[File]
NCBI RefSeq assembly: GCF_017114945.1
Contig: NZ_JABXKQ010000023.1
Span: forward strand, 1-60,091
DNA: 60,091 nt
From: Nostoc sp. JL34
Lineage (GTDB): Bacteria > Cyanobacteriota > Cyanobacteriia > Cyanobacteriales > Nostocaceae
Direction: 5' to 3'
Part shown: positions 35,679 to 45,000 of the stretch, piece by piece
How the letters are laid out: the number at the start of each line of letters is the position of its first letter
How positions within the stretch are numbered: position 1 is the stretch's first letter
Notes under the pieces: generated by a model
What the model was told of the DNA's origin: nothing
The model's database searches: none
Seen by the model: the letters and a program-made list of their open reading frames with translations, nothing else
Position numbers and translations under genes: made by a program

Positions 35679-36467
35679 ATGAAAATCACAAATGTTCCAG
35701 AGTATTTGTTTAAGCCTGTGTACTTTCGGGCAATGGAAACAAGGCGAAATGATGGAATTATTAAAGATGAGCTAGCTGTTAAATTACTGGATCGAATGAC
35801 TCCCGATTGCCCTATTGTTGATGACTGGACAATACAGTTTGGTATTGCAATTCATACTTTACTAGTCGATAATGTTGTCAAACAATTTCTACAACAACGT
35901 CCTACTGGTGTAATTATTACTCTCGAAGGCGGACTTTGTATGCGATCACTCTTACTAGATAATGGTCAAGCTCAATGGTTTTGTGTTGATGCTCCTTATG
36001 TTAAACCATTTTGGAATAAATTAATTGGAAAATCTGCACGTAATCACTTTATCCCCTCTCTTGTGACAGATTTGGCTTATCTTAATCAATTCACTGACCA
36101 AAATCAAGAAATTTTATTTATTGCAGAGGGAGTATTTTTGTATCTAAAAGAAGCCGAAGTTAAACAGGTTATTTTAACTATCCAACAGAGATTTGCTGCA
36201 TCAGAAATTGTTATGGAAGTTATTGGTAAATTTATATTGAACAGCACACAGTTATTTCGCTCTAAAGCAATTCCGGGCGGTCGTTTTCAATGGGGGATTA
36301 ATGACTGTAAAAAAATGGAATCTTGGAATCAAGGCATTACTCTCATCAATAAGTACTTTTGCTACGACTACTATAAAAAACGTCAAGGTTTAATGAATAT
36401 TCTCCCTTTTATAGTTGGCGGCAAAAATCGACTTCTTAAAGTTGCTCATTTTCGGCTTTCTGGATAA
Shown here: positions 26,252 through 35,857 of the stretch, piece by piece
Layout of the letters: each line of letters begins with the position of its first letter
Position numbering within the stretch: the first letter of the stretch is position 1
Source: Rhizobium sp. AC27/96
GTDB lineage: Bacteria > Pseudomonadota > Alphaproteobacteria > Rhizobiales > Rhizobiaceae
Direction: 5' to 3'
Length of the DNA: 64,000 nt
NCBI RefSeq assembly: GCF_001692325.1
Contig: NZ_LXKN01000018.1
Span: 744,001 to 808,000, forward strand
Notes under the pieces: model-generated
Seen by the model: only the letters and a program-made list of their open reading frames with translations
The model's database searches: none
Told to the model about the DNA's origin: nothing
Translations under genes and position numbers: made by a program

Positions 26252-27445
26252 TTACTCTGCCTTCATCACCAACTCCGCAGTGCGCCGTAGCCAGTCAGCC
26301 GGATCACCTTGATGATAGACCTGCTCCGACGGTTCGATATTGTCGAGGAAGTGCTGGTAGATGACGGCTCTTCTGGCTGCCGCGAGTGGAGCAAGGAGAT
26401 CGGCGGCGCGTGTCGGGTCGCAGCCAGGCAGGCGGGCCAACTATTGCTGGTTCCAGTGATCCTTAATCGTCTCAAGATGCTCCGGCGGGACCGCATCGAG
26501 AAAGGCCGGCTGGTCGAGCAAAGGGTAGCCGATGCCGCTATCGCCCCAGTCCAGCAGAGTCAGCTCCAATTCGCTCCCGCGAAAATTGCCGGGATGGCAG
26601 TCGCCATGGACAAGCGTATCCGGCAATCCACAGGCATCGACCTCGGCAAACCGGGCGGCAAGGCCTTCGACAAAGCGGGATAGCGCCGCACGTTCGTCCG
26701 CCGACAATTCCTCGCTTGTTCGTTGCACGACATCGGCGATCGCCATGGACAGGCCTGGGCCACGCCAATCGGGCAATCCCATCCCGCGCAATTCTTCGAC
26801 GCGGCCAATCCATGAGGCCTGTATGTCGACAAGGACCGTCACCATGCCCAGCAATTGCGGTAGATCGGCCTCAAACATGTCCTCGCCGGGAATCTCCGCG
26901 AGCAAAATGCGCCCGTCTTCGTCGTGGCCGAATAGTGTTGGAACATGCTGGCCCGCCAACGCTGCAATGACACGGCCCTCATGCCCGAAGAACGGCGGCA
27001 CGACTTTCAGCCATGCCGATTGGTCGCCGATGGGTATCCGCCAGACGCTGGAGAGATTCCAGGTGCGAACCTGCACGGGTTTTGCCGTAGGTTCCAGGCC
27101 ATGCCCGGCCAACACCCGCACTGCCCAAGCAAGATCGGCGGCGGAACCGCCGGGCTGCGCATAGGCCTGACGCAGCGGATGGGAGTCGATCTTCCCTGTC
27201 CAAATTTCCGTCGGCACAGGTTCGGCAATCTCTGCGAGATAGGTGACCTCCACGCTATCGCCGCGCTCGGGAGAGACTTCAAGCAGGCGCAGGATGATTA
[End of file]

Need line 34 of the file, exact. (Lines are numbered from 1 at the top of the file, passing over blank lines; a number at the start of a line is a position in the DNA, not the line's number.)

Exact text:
Contig: NZ_LXKN01000018.1